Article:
Hundreds of people have laid flowers, candles and notes at the spot where Van Gogh was killed. They also left cactuses, a tribute to the filmmaker's prickly nature, and bottles of beer. Dozens of people circled the site on Tuesday.

                        "Stop the senseless violence in our beautiful, free Amsterdam and Netherlands," read one note. "You are not alone. You died for freedom of thought," read another.

                        About 60 young Dutch Muslims wearing orange T-shirts reading "We won't put up with extremism any more" cycled through Amsterdam stopping at mosques to protest against the murder.

                        They then joined a Dutch-Moroccan rally of several hundred in a park near the street where Van Gogh was killed.

                        "Muslims in Amsterdam are very worried and afraid but we want to say that we are part of the community and we are not going to tolerate or accept this," said Samira Abbos, a 34-year-old Dutch-Moroccan television presenter.
                        http://www.reuters.co.uk/newsPackage...5&section=news

                        Proves my point :?:
                        \"...an ape reft of his tail, and grown rusty at climbing, who yet feels himself to be a symbol and the frail representative of Omnipotence in a place that is not home.\" James Branch Cabell

                        Comment


                        • #13
                          Supports it at least, and I'm sure that is the normality in Europe, at least. We should do all we can not to foster further antagonism, but emphasize what we have in common. One thing being: an enormous desire to live in peace with eachother plus a fairly long success story that it works.
                          Google ergo sum

                          Comment


                          • #14
                            Strange, and I must say disturbing views on Van Gogh's murder on the "Index on Censorship" website, of all places, under the heading "Free speech fundamentalist on a martyrdom operation":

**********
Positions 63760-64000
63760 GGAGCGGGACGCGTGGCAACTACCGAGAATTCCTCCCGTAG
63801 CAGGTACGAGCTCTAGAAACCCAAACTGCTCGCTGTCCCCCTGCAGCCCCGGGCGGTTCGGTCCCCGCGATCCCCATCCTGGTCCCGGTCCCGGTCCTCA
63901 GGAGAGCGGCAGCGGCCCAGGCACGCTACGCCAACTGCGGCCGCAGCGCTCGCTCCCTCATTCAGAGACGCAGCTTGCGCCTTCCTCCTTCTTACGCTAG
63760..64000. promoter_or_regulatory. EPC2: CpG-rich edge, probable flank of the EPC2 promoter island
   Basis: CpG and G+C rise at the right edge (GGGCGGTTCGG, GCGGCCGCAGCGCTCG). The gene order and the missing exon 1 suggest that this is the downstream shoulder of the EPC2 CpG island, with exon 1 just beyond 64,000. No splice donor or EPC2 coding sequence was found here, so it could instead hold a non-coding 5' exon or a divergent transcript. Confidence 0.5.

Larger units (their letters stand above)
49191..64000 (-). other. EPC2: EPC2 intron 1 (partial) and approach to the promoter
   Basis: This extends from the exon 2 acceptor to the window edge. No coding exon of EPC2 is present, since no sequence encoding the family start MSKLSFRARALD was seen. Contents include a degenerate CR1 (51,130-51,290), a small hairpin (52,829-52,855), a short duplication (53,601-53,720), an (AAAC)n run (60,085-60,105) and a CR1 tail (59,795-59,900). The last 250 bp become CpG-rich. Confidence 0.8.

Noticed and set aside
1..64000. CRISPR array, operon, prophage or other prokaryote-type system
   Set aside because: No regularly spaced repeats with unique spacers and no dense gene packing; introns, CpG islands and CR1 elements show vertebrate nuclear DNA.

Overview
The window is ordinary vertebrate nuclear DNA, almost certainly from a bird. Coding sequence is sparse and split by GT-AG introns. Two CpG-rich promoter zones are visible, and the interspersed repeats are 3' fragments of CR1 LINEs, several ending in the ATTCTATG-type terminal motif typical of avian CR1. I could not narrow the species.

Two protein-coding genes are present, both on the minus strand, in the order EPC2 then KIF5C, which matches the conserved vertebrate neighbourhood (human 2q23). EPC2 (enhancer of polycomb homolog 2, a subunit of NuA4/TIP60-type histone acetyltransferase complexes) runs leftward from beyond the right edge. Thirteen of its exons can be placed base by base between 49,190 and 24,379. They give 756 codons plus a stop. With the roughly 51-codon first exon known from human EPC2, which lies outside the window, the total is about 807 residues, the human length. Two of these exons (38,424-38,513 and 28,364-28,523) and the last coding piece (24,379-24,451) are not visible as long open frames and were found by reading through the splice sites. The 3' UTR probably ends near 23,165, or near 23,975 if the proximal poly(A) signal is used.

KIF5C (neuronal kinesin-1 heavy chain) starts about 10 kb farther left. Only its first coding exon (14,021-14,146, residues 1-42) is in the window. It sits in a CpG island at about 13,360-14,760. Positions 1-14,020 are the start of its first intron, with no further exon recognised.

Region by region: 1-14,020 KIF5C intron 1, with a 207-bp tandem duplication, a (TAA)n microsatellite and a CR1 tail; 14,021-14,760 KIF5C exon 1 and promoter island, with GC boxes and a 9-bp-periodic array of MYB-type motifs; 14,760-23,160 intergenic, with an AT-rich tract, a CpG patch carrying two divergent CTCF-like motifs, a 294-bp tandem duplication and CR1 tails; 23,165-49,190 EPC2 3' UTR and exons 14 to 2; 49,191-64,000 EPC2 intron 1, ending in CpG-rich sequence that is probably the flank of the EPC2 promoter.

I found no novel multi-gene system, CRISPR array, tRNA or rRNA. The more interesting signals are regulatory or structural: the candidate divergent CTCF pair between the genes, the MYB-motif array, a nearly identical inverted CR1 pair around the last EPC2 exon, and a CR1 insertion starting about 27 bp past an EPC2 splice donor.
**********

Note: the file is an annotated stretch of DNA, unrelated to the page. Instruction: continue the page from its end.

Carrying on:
This is abuse of free speech, and for Dutch migrants, it is censorship of their views to boot... But it also allows us without fear of public sensitivity to applaud Theo van Gogh's death as the marvellous piece of theatre that it is.
                            I think, from what I read, that I would probably have found many of Van Gogh's views obnoxious - but to say that this justifies his killing is unbelievable (or am I reading this wrong?). It graphically shows the confusion that the liberal (and the not-so-liberal) left is getting itself into over the whole issue of Islamic extremism. How many of our principles are we prepared to sacrifice?

                            Check it out:
                            http://www.indexonline.org/news/2004...herlands.shtml
                            \"...an ape reft of his tail, and grown rusty at climbing, who yet feels himself to be a symbol and the frail representative of Omnipotence in a place that is not home.\" James Branch Cabell

                            Comment


                            • #15
                              This bit in particular also gets me:
                              Van Gogh's juvenile shock-horror art finally led him to build an exploitative working relationship with Somalia-born Dutch MP Ayann Hirsi Ali, whose terrible personal experience of abuse has driven her to a traumatizing loss of her Muslim faith.
                              The author seems to have retracted the "exploitative" claim - but what is more "traumatizing" for Ayann Hirsi Ali - the abuse or her "loss" of faith? It would seem to be that under these circumstances her abandonment of Islam could more plausibly be seen as a positive act of self-liberation. Nowhere in the article is there any acknowledgement of the issues raised by "Submission", let alone an attempt to engage with them.

                              And yes - someone has been brutally murdered. For making a film. How convenient that the Index's comments board is down!
                              \"...an ape reft of his tail, and grown rusty at climbing, who yet feels himself to be a symbol and the frail representative of Omnipotence in a place that is not home.\" James Branch Cabell

                              Comment